TTBL, “Adonis.”

I hate to tell Ken that 86 hours is just the record for Break in oil, and he has already blown his shot at that. For all I know the longest time between regular changes may be even higher. Ken is a pretty competitive kind of guy, I am sure the will meet the challenge no matter what it is.

Letters from Pete and Steve


Two particular letters arrived in the past day from fellow builders and flyers Steve Makish and Pete Chmura. They were both sparked by the story ” Two Letters on Christmas eve. ” Each of the letters references the loss of their Fathers. The stories are tangential to flying, but they are important to me.  Aviators have strong feelings about flying, but also have them for many other aspects of their lives, such as family. In the world of Corvair builders, I have long made sure that we have space for men to share their strongest feelings on both.

People like to complain about “political correctness” , where social stigma is used to deter people from saying non-mainstream things.  Some of the off-beat things are worth sharing, most would simply be edited by taste or being considerate. However, long observation of the human condition has shown me the #1 form of “PC” behavior that people of all political perspectives engage in: refraining from acknowledging the struggles and wounds of others. People hide behind “being polite” when they are just really afraid of conversing and saying the wrong thing. To my perspective, if someone wants or needs to speak, then it is time to listen. When it come to saying something, almost anything said, even poorly worded, is far better than having a fellow human standing alone in a crowd of people.

A number of years ago a friend lost an adult child in an accident. Over time, he had innumerable arguments with friends and co-workers. All of these people quietly complained to each other. To a small group of these people I said “The man has a crippling emotional wound. The physical equivalent would be a six-foot spear stuck in his chest. Everyday, everyone politely walks past him and never mentions or notices the spear. It might just help if someone just said to him, ‘I don’t know what having a spear in my chest it like, but I think you’re doing a damn good job for having that kind of wound.’ Just say that you thought about his kid today instead of pretending they never existed.” When one of the friends said they couldn’t imagine doing that, I politely said I understood, but they were not really the man’s friend.

Above in the orange shirt, Steve Makish ( stands beside his Corvair powered KR2 at Corvair College #8, held at our Edgewater hangar. His friend Bob Lester is in the background with his Corvair powered KR2.


Steve sent the following note today:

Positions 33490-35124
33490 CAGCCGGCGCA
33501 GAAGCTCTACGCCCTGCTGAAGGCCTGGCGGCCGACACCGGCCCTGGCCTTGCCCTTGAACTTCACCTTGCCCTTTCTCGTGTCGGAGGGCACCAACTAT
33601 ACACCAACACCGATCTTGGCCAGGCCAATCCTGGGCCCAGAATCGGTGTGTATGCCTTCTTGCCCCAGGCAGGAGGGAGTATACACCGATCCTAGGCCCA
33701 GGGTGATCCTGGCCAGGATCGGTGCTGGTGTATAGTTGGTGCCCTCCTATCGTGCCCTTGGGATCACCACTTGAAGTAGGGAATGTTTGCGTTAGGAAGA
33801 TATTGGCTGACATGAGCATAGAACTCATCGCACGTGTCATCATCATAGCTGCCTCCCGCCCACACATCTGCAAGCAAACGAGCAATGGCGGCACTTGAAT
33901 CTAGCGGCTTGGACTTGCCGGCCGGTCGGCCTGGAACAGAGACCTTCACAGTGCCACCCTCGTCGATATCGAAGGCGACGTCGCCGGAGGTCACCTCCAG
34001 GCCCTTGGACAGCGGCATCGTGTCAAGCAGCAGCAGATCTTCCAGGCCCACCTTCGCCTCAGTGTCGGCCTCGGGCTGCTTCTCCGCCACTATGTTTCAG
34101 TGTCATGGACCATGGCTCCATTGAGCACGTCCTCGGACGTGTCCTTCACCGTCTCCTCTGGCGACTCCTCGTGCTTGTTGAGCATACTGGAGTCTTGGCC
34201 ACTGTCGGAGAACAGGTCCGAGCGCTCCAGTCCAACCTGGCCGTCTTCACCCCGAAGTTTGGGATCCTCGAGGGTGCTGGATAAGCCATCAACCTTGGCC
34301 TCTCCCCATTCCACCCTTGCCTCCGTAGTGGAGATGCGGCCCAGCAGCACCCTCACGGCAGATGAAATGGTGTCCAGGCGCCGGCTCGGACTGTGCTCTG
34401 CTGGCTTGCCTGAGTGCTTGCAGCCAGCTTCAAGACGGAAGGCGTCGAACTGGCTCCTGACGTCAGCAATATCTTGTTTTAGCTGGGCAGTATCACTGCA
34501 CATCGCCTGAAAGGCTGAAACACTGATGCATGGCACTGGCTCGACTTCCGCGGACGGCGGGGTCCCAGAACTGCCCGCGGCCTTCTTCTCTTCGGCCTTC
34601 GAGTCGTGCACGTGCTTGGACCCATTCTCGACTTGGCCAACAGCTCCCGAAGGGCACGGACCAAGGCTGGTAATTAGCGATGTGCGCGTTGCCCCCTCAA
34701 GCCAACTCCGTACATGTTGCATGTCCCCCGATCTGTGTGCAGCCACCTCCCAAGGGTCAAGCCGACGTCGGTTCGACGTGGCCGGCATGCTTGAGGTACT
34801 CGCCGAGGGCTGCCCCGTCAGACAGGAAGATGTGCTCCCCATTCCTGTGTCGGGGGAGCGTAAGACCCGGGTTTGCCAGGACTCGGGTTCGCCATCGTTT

“William I have not written for a year. this has been a bad year and I never thought I  would lose both my parents 13 months apart. Enjoy the time you have with your Mom and Dad and cherish the moments. Happy New Year. Your friend, Steve”


From Pete Chmura, (petechmura@gmail) sent this letter:

“My Father passed yesterday at age 87. He flew Stearmans at Alameda NAS at the end of the war. He never flew after that. Last summer he said he wished he had “bought that plane” after he was discharged. I’ll be 54 next month. Time to get some wings.”

Pete’s letter made me think about the book above. Max Henderson was my instruments instructor at Embry-Riddle.  The book is his fathers coming of age diary from being part of a barnstorming team in 1935-36. Max found it after his father past. In 2000, Max was the Christmas guest speaker at my EAA chapter. He told a very moving story about how his dad had always downplayed his love of aviation when the kids in his family were growing up. After he passed, Max realized that his father had loved aviation as much as any man, but he had sacrificed his own ambitions to make sure that his kids got a better running start at higher education and their own times in aviation. When Max said this in front of 70 or 80 members of chapter 288, each of us thought of our own parents. There were few, if any dry eyes in the house.

Two Letters on Christmas eve.


I write this from my sister’s house in Charleston SC, where my family is gathering for Christmas this year. After driving to NJ for my Father’s 88th birthday, My brother-in-law, John and I drove Mom and Dad here to get them to a warmer setting for the holidays.  It is a long drive, but it is easier on them than airline travel, and they still like to get out and change horizons. On Memorial day I often tell people I have the ‘ultimate luxury’ of being able to speak with my Father by just picking up the phone any day. I am well aware of how few people my age still have both their parents, and this I am most thankful for on this Christmas eve.